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Inside Education and Health Sciences

New Equipment Arrives in the Physical Therapy Department

The University of Dayton's Department of Physical Therapy received new equipment and carpet upgrades this spring.

Thanks to a generous donation from Dave '71 and Norma '71 McCarthy, the PT lab space is the home to eight new high-low exam tables, four hand-held dynamometers and four wireless ultrasound units.

Having the ability to adjust the table height helps with optimal positioning of the patient and as well as protecting the therapist's body from strain or injury.

Older adjustable tables are raised and lowered using a corded foot pedal that the therapist has to shuffle around the table as they treat the patient.

With the new tables, the mechanism to raise and lower is a bar, accessible from anywhere around the table, meaning the therapist won't trip over cords and can change the height without having to pause their treatment.

"These are the kinds of tables our students will be using at their clinical sites and in their future careers," said Mary Fisher, department chair and program director for the Department of Physical Therapy, "and it is exciting to be able to teach them on the latest equipment."

The new dynamometers provide an accurate and objective measure of force output, or strength. And the wireless ultrasound units allow students to learn to image soft tissues with just this small device and a cell phone or tablet. This is truly state of the art, as most traditional ultrasound units are large pieces of equipment on wheels. The hand-held ultrasound will enhance student learning in several ways. First, it will give our students a different perspective for learning anatomical structures. Second, it provides real time assessment of soft tissues allowing for unique objective muscle function measures. Finally, ultrasound can assist students and PTs with patient evaluation and can give us new insight into particular diagnoses or the need for additional medical testing.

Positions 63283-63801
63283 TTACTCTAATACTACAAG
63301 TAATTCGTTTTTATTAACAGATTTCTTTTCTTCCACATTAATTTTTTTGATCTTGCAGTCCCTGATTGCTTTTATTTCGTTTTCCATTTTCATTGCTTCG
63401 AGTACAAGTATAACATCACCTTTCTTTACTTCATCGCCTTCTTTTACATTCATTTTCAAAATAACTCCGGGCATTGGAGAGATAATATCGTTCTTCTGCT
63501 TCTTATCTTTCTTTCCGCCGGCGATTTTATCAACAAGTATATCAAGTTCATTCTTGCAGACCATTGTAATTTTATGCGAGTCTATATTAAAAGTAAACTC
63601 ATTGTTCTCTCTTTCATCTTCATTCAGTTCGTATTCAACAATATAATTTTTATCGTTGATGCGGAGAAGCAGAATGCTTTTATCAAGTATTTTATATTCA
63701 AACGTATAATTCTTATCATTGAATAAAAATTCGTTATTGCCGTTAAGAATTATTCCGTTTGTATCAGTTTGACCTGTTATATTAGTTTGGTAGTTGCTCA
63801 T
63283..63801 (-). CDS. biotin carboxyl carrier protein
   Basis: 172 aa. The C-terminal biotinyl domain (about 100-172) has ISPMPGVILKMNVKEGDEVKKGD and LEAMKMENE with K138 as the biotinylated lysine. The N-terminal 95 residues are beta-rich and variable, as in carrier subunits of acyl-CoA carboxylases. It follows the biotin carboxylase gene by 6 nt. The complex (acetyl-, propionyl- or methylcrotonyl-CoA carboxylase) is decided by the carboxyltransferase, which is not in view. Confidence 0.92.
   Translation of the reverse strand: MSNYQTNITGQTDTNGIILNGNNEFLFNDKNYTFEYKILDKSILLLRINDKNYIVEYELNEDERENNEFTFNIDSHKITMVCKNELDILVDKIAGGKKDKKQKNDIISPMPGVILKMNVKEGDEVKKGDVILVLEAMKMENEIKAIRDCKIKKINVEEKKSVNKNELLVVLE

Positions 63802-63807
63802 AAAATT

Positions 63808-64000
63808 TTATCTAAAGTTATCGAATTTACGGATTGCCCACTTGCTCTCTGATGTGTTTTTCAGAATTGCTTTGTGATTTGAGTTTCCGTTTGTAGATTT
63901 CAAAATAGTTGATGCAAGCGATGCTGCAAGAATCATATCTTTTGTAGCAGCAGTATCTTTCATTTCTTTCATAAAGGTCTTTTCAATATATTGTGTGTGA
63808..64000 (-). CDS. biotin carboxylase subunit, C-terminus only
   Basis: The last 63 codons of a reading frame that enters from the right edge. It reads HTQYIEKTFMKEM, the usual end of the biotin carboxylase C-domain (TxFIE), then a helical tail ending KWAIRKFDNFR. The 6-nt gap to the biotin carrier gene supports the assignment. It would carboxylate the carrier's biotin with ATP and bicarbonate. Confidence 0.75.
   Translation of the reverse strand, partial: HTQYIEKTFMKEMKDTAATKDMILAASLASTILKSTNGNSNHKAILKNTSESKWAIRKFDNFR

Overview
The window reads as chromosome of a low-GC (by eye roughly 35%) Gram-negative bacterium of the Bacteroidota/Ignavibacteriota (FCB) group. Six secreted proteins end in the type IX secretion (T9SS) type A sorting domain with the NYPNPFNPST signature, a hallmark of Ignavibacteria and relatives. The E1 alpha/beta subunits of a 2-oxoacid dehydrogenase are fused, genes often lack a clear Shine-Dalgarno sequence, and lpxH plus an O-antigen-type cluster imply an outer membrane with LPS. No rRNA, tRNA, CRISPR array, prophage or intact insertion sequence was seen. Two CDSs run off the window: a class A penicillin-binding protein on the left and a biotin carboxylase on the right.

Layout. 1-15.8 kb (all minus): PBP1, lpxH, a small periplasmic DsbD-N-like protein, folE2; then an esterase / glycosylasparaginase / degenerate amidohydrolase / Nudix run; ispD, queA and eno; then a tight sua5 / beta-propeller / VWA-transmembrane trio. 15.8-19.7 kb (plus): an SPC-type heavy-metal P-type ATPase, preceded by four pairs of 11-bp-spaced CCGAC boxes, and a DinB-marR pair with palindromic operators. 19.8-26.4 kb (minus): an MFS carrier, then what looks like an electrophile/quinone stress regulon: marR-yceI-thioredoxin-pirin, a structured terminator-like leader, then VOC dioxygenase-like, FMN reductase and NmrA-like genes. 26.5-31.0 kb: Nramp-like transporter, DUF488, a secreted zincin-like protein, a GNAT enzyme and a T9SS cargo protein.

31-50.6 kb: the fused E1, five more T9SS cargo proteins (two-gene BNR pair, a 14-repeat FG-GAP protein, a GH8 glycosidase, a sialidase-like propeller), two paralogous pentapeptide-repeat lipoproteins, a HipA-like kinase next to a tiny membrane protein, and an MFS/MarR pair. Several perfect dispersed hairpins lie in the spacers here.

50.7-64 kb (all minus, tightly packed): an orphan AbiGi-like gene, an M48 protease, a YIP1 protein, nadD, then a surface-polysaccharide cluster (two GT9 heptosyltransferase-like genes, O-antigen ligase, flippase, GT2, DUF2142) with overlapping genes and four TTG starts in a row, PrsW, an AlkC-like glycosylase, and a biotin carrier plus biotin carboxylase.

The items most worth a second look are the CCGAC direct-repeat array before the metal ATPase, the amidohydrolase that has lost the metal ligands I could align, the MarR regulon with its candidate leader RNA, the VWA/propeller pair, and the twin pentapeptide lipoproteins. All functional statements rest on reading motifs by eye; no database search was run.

Additionally, after a burst pipe caused water damage across a large area of the suite, new carpet has been laid in the hallway and a large classroom. The McCarthys' donation will also purchase new chairs for the classroom.

The new chairs will allow the space to be truly multipurpose, from lecture format to small group work. The classroom, which is also used by undergraduates in health science, can be rearranged to fit the needs of its current occupants. Each chair will have a foldable tablet arm to accommodate a laptop, notebook, or textbook. When it is not needed, the tablet arm will collapse and the chairs, which are on casters, will nest nicely into each other for compact storage.

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